What is the new coronavirus?

Coronaviruses are a large family of viruses, causing from the common cold to more severe diseases. The coronavirus (COVID-19) is a new coronavirus identified in China in late December 2019. It has spread to other countries in the world.

Is there treatment for the coronavirus?

There are no specific treatments or vaccines for corona viruses. Most people will recover on their own and are advised to drink lots of water or fluids, get rest and sleep, and try a humidifier or a hot shower to help with a sore throat or cough. People who are very sick with symptoms (such as difficulty breathing) or at risk of complications, should go to the nearest COVID-19 assessment centre to be assessed.

What are the symptoms?

Symptoms of novel Coronavirus are similar to influenza (Flu) and include: fever, cough and/or difficulty breathing. In severe cases, the infection can lead to hospitalization or death.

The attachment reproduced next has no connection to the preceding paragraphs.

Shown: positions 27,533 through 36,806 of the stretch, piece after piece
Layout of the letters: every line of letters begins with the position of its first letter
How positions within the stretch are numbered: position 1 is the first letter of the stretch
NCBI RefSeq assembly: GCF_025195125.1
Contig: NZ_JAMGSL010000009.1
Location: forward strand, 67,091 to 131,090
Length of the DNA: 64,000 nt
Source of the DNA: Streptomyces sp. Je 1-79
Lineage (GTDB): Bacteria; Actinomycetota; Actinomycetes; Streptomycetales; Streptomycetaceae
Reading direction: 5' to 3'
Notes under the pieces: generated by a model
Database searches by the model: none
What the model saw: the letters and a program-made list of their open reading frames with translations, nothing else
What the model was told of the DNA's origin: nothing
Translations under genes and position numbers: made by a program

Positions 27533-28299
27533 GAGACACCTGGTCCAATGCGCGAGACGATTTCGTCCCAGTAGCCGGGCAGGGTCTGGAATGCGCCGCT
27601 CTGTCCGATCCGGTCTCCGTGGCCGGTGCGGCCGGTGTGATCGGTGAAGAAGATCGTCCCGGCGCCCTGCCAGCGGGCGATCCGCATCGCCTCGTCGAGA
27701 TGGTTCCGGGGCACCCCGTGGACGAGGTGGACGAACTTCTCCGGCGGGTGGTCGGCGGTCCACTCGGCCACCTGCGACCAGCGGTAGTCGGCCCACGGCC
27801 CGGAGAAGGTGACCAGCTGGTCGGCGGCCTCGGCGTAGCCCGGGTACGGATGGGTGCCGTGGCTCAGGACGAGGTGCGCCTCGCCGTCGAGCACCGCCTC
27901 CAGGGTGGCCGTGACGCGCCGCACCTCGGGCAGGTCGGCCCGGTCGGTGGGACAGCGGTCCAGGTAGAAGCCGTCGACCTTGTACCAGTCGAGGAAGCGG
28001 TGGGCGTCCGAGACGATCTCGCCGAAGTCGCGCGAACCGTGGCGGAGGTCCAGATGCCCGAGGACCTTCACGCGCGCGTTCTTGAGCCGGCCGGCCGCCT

How coronavirus spreads?

Human coronaviruses cause infections of the nose, throat and lungs. They are most commonly spread from an infected person through:

  • respiratory droplets generated when you cough or sneeze close, prolonged personal contact, such as touching or shaking hands
  • touching something with the virus on it, then touching your mouth, nose or eyes before washing your hands

Current evidence suggests person-to-person spread is efficient when there is close contact.

Risk of getting coronavirus

COVID-19 is a serious health threat, and the situation is evolving daily. The risk will vary between and within communities, but given the increasing number of cases in Canada, the risk to Canadians is considered high.

This does not mean that all Canadians will get the disease. It means that there is already a significant impact on our health care system.

You are at risk of COVID-19 if you have:

  • been in close contact with someone tested and has the virus
  • been in close contact with someone with a suspected case of the virus
  • been in close contact with someone who has recently traveled to the affected area and has symptoms of respiratory illness